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Unread 08-19-2009, 09:23 AM   #83
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Wow. I've been cooking brisket since I was 14 yrs old and my dad said "here, go cook this" and shoved a paper wrapped brisket at me while he was bringing home our first side of beef. I learned ALOT today. I had never thought or heard of "burnt ends" until today. I can't wait to try it. I also didn't know about using a "probe" to check for doneness. I have always just guessed. Thanks so much for the info.
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Unread 08-19-2009, 11:27 AM   #84
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When probing the flat for that doneness feel, do you insert it with or against the grain or does it not matter?

Can't wait to try it out. Have a UDS almost done, just waiting for the lid ring to be welded to a kettle lid (long story, but don't try to burn off the liner/paint by simply hitting it long and hard with a propane torch, unless you don't mind having a lid shaped like a round tortilla chip).
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Unread 08-19-2009, 12:20 PM   #85
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On account of this tutorial, I'm gonna try my first one this weekend... if the wife agrees.
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Unread 08-19-2009, 12:44 PM   #86
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How the he!! did I miss this thread?
Excellent job Chris!

Quote:
Originally Posted by BobBrisket View Post
How many of you buy the packers and then separate the point and flat to smoke separately?
Burnt ends are just so dang good!! Aren't they?
I do. I trim and seperate before I cook. I have the 18.5 WSMs, so I lay the point fat side down first then lay the flat fat side down over the top. Easier to make one fit that way.
Quote:
Originally Posted by BobBrisket View Post
It's more cost effective to buy this way, right?
I weighed the fat after trimming a packer, and cyphered the price per pound of the trimmed packer and it was cheaper than a trimmed flat. Plus, if you smoke the fat you trimmed, it makes a great cooks snack.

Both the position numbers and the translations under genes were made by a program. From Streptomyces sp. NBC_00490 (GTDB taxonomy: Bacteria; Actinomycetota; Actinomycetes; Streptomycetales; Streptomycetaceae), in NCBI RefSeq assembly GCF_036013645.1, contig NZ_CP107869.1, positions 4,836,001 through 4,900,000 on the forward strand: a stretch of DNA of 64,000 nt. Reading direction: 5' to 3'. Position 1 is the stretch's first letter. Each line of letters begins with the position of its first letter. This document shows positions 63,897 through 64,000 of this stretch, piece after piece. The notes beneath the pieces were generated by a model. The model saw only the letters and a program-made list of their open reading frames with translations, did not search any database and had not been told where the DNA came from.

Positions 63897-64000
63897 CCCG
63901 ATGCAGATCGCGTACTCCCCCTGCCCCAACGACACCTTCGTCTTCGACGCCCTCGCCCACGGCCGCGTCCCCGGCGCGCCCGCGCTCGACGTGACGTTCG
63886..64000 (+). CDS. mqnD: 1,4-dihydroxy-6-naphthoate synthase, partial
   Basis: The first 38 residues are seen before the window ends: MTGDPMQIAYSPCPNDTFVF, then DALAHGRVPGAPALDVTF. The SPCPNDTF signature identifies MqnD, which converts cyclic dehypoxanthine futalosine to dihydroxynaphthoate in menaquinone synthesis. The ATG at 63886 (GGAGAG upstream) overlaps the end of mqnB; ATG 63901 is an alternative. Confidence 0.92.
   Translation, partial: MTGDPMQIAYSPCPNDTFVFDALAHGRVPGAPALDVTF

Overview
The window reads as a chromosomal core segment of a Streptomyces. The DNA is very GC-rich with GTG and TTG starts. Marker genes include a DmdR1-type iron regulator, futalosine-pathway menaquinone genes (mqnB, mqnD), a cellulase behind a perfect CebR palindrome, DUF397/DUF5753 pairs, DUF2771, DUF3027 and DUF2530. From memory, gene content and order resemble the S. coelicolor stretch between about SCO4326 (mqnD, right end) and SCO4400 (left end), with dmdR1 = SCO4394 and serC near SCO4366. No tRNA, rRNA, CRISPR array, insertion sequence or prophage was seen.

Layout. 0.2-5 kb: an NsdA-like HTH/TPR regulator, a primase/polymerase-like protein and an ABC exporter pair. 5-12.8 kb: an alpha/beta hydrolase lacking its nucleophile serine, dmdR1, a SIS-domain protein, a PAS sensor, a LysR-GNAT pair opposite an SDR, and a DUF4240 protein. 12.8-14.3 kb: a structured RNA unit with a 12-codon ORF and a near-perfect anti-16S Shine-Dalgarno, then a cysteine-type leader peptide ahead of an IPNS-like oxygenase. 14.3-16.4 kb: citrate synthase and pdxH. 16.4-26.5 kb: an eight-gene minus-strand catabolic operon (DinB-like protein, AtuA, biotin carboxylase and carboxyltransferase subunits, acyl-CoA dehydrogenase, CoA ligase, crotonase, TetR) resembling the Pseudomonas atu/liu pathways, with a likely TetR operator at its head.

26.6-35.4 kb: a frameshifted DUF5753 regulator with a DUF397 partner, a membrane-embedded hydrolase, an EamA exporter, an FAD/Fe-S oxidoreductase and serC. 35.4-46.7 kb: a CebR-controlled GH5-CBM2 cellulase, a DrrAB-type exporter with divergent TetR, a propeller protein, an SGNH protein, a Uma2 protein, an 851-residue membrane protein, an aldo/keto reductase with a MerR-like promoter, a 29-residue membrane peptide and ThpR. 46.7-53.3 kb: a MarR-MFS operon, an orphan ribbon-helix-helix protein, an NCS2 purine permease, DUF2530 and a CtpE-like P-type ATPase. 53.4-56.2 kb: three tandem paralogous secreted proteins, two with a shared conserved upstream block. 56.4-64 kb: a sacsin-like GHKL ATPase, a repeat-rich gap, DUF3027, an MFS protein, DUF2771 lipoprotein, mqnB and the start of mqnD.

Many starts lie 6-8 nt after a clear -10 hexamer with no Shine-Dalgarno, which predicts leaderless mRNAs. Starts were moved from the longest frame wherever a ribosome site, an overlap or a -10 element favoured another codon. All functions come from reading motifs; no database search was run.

Quote:
Originally Posted by thirdeye View Post
I generally use the back side of a knife when separating the point. This keeps the moisture loss to a minimum.
Never would have thought of that. Great tip!
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Unread 08-19-2009, 01:51 PM   #87
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I only saw the few first pics and commentary just now,great job BByte!
This is a tutorial!
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Unread 08-19-2009, 02:11 PM   #88
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Wow, this ain't a STICKY yet? (hint ) Seriously, it would be cool to be able to put these kind of things somewhere for handy reference. Ain't never cooked no brisket, but I'm gonna!
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Unread 08-19-2009, 02:35 PM   #89
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Quote:
Originally Posted by jswordy View Post
Wow, this ain't a STICKY yet? (hint ) Seriously, it would be cool to be able to put these kind of things somewhere for handy reference. Ain't never cooked no brisket, but I'm gonna!

I second that!
A tutorial part for building n stuff and for prepping your meat.
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Unread 08-19-2009, 07:27 PM   #90
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very good instruction wish I saw that when I did my first one , JOB WELL DONE!!!!!!!!!!